Estimating a full recovery


Marcus Jefford of Build Aviator explains how some of the supply challenges faced by housebuilders and developers as a result of Covid can be relieved with the help of intelligent estimating software.

The coronavirus has had a profound effect on every aspect of our daily lives, and unfortunately, housebuilding hasn’t been spared. The number of starts on site dropped an eye-watering 52 per cent between April and June 2020 versus the previous quarter (Ministry of Housing, Communities and Local Government) and likewise, the number of completions fell by a massive 62 per cent.

While confusion on whether construction workers were able to be on site – and latterly, the challenges of social distanced working – have undoubtedly contributed to these figures, supply and demand has also disrupted our industry enormously.

The construction supply chain was particularly hard hit. Some building product manufacturers closed during our initial seven-week lockdown or faced port restrictions leading to a lack of raw materials. When you then add in the challenges of adapting to social distancing, you can see why the Manufacturers’ Organisation predicted it won’t be until 2022 before companies are back to pre- Covid form.

So, where does that leave construction in the meantime? While initially, it was doom and gloom for our industry, as summer 2020 came we started to see green shoots. Quotes and conversions of quotes increased, and there was, broadly, a sense of optimism.

While this rebound was just what our industry needed, the days of always being able to get the materials or subcontractors you need at the drop of a hat are now few and far between.


While some in the construction industry have found ways around product availability with clandestine WhatsApp groups for bricks, blocks and plaster, this approach isn’t sustainable. Instead, estimating software could hold the key to many of the challenges we now face as we recover from the pandemic by, amongst other things, enabling better forward planning.

The better estimating software available can help with product availability by integrating with merchant software, giving a truer picture of lead times, and flagging potential supply issues even before the start of a project.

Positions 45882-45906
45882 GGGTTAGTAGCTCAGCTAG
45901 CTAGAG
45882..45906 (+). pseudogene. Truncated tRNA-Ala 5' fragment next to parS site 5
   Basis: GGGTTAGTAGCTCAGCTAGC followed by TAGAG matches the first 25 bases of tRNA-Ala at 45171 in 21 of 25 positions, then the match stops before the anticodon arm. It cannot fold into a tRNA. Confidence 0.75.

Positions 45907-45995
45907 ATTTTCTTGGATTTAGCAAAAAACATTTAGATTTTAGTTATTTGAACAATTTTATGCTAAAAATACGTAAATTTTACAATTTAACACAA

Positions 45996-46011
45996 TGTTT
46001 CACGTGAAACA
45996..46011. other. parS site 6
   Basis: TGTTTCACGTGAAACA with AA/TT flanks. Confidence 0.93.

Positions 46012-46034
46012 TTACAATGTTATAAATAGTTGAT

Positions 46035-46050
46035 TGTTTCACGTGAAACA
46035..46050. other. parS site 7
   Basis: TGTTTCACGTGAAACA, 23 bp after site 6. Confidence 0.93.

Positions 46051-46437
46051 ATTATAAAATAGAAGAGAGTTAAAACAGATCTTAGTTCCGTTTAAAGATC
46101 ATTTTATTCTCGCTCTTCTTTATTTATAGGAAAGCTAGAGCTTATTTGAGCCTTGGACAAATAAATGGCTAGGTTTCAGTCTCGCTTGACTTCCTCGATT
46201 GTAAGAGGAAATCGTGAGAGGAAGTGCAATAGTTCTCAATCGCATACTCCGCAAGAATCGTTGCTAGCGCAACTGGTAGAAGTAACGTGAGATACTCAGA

What’s more, as robust estimating reports also include a schedule of works, you can easily see when you’ll need harder-to-source materials and how much you’ll need, too. This means you can work with your merchant to make sure it’s ordered well in advance and there ready and waiting when you need it.


But of course, there’s always a time when something you’ve specified just isn’t available. In these instances, estimating software can help too.

Some comparison tools created by construction software providers can show the difference between an original estimate and an amended one, as well as highlight changes that may impact on safety, performance and Energy Performance Certificates (EPCs).

Removing the need to go through a quote line by line and side by side, these tools can save you lots of hassle, help you develop better quality buildings, and make it easier for you to understand why the price of an estimate has changed.

Beyond materials, estimating tools can also help with labour, with the complementary schedule of works giving you a better idea of when you’ll need to find an electrician, a plumber or a plasterer, rather than only knowing a few days before.


As well as helping housebuilders and developers to overcome product and people shortages, estimating software can be instrumental in establishing good practice in your business.

By working with an estimating software provider rather than using ‘guesstimates’ for your quotes, you can ensure you save valuable time and achieve a more accurate and detailed figure. Simple omissions like plant hire or miscalculations of material volume can be the difference between profit and loss, a satisfied customer or a complaint, and a night off rather than a night spent number-crunching.

Market leading software providers can help housebuilders and developers by providing real life support to complement digital services. Experienced estimators, for example, work in tandem with developers to go through a job, asking questions and making suggestions to make sure an accurate quote is produced as seamlessly as possible.

Recovery from a global pandemic is never going to be easy, but by using estimating services, you can ensure projects are built better, faster and more profitably. This is certainly a big step in the right direction.

Marcus Jefford is managing director of Build Aviator